The Islamic festival of Hosay, commemorating the martyrdom of Mohammad’s grandsons Hussein and Hassan during the jihad (Holy War) in Persia, has been celebrated in Trinidad since the first Indian Muslims arrived in 1845. The festival’s exposure to the island’s other cultures has turned it into something resembling Carnival, with wining and loud music, but in recent years local Shi’a Muslims have taken great pains to restore the occasion’s solemnity. This hasn’t stopped St James’ bars from making a mint on Hosay night, however – many locals watch the proceedings with a beer or rum in hand, much to the consternation of devout Muslims.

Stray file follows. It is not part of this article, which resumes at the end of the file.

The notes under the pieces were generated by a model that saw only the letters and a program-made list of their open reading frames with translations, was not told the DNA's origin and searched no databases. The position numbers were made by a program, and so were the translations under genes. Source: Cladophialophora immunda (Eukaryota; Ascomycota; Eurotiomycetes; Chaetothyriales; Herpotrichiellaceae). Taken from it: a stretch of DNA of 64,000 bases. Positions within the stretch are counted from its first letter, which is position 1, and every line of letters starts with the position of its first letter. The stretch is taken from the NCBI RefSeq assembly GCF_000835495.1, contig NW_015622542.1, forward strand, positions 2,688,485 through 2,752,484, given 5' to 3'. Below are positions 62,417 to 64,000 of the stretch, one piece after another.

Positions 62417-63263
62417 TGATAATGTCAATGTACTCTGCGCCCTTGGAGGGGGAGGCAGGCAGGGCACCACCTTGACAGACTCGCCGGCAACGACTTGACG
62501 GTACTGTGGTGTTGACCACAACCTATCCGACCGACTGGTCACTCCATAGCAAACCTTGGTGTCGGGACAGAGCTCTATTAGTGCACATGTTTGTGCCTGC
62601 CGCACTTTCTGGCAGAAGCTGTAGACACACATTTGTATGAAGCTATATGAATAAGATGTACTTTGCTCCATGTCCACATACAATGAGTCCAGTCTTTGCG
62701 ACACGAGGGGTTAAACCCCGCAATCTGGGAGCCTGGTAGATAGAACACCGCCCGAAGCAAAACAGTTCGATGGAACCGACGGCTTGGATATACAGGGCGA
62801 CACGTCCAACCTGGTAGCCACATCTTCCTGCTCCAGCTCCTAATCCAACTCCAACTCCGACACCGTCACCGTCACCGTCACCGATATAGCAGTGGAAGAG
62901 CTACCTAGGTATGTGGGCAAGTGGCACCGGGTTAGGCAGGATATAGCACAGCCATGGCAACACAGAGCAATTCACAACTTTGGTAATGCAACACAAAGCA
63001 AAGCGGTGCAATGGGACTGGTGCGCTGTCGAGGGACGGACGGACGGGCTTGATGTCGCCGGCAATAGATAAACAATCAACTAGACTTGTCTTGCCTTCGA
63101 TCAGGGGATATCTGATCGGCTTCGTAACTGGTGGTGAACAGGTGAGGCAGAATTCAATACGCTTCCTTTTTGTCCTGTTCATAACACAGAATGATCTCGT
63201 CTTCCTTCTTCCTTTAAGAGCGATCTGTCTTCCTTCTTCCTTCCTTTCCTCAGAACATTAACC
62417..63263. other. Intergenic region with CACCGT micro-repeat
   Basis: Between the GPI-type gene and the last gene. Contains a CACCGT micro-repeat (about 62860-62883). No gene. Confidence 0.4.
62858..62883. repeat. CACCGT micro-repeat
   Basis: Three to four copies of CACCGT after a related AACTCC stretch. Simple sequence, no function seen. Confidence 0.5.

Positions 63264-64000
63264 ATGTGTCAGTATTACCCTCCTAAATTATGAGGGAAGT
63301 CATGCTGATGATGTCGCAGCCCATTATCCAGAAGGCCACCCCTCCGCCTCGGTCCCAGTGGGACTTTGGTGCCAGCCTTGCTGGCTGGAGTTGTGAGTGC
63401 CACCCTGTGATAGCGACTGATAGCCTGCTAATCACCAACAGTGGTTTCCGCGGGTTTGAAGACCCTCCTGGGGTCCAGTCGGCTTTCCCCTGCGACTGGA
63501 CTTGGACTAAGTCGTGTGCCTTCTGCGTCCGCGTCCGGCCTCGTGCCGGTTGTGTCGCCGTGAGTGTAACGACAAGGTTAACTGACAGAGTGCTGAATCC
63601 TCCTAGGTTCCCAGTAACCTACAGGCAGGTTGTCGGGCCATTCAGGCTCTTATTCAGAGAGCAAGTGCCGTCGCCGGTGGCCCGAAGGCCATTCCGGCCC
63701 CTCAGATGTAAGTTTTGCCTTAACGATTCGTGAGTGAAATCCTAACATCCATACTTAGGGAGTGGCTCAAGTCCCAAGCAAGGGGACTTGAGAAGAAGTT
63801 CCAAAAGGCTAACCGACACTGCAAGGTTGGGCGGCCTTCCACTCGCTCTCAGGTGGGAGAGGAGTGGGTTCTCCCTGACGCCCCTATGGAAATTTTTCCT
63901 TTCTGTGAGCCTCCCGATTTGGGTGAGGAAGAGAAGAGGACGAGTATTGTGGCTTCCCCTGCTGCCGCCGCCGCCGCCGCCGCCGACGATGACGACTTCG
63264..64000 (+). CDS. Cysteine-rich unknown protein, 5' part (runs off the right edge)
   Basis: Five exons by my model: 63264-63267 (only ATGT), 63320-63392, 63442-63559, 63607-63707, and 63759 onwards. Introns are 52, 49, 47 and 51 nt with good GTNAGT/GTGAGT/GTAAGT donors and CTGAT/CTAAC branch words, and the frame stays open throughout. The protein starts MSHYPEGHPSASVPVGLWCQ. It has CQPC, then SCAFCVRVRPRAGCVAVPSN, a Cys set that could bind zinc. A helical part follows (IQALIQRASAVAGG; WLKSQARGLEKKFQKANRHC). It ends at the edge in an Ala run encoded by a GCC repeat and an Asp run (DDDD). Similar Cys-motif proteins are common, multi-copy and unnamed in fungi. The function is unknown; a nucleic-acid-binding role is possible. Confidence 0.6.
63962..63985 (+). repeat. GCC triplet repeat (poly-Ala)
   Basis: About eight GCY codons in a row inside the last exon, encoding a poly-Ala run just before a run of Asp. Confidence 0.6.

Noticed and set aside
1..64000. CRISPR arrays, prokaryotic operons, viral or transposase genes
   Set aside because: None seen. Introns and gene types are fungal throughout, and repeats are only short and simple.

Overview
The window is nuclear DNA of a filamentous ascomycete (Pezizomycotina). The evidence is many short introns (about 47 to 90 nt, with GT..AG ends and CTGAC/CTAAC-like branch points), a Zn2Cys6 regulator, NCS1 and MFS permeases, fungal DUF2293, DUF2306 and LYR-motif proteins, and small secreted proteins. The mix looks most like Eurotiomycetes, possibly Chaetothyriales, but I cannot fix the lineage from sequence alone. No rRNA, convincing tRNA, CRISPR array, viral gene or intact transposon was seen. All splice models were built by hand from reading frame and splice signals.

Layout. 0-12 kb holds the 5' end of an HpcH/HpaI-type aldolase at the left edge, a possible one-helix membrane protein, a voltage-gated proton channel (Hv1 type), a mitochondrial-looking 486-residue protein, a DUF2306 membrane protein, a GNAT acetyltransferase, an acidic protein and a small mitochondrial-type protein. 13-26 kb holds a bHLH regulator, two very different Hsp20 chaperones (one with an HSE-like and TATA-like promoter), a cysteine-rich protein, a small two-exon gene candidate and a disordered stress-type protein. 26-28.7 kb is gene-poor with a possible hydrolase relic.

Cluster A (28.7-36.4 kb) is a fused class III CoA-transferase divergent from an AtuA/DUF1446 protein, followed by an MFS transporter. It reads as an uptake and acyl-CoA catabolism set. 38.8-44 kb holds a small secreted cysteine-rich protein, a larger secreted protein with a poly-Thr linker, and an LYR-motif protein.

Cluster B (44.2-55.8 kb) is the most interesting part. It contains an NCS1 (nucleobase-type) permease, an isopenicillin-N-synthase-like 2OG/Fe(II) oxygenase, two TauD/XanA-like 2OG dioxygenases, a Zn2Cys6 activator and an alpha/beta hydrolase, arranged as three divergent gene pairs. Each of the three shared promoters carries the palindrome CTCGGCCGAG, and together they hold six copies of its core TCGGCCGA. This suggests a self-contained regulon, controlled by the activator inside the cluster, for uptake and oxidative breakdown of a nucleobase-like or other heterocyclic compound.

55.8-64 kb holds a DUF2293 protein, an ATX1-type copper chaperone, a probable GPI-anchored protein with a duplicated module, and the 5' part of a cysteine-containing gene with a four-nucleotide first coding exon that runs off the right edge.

Hosay is celebrated in Curepe, Tunapuna, Couva and Cedros, but the best place to see it is undoubtedly St James. Trinis of all religions come here to view the festivities, which are held over four days (dates change according to the Islamic calendar; see wbestoftrinidad.com/culture.html). All of the night parades start at 11pm and continue into the early hours of the morning.